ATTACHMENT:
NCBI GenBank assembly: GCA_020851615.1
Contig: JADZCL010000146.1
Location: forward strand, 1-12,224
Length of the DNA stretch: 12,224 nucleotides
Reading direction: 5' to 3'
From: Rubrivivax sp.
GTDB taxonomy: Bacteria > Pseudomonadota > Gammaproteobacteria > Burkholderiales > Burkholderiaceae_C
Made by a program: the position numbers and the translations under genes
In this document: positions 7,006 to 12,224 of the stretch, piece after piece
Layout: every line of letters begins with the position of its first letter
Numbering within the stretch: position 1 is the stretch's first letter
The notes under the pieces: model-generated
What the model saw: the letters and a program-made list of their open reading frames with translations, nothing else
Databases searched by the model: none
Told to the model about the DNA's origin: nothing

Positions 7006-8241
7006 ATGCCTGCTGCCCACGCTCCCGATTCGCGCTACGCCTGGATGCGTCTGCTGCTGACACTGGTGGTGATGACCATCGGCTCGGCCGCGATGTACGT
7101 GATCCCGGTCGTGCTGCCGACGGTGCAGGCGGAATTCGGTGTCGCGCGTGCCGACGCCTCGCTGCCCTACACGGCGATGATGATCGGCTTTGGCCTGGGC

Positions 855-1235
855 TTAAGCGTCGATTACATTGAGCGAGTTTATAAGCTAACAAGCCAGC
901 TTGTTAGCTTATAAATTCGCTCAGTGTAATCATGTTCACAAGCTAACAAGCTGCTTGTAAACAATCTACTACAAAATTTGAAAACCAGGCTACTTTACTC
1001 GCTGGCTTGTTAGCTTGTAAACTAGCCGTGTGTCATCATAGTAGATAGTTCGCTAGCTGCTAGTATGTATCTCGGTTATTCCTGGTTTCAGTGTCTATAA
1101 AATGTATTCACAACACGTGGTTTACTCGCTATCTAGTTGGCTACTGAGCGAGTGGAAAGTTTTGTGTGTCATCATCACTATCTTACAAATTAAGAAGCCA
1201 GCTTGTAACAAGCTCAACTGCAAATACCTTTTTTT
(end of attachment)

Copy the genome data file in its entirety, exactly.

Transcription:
NCBI GenBank assembly: GCA_020851615.1
Contig: JADZCL010000146.1
Location: forward strand, 1-12,224
Length of the DNA stretch: 12,224 nucleotides
Reading direction: 5' to 3'
From: Rubrivivax sp.
GTDB taxonomy: Bacteria > Pseudomonadota > Gammaproteobacteria > Burkholderiales > Burkholderiaceae_C
Made by a program: the position numbers and the translations under genes
In this document: positions 7,006 to 12,224 of the stretch, piece after piece
Layout: every line of letters begins with the position of its first letter
Numbering within the stretch: position 1 is the stretch's first letter
The notes under the pieces: model-generated
What the model saw: the letters and a program-made list of their open reading frames with translations, nothing else
Databases searched by the model: none
Told to the model about the DNA's origin: nothing

Positions 7006-8241
7006 ATGCCTGCTGCCCACGCTCCCGATTCGCGCTACGCCTGGATGCGTCTGCTGCTGACACTGGTGGTGATGACCATCGGCTCGGCCGCGATGTACGT
7101 GATCCCGGTCGTGCTGCCGACGGTGCAGGCGGAATTCGGTGTCGCGCGTGCCGACGCCTCGCTGCCCTACACGGCGATGATGATCGGCTTTGGCCTGGGC

Positions 855-1235
855 TTAAGCGTCGATTACATTGAGCGAGTTTATAAGCTAACAAGCCAGC
901 TTGTTAGCTTATAAATTCGCTCAGTGTAATCATGTTCACAAGCTAACAAGCTGCTTGTAAACAATCTACTACAAAATTTGAAAACCAGGCTACTTTACTC
1001 GCTGGCTTGTTAGCTTGTAAACTAGCCGTGTGTCATCATAGTAGATAGTTCGCTAGCTGCTAGTATGTATCTCGGTTATTCCTGGTTTCAGTGTCTATAA
1101 AATGTATTCACAACACGTGGTTTACTCGCTATCTAGTTGGCTACTGAGCGAGTGGAAAGTTTTGTGTGTCATCATCACTATCTTACAAATTAAGAAGCCA
1201 GCTTGTAACAAGCTCAACTGCAAATACCTTTTTTT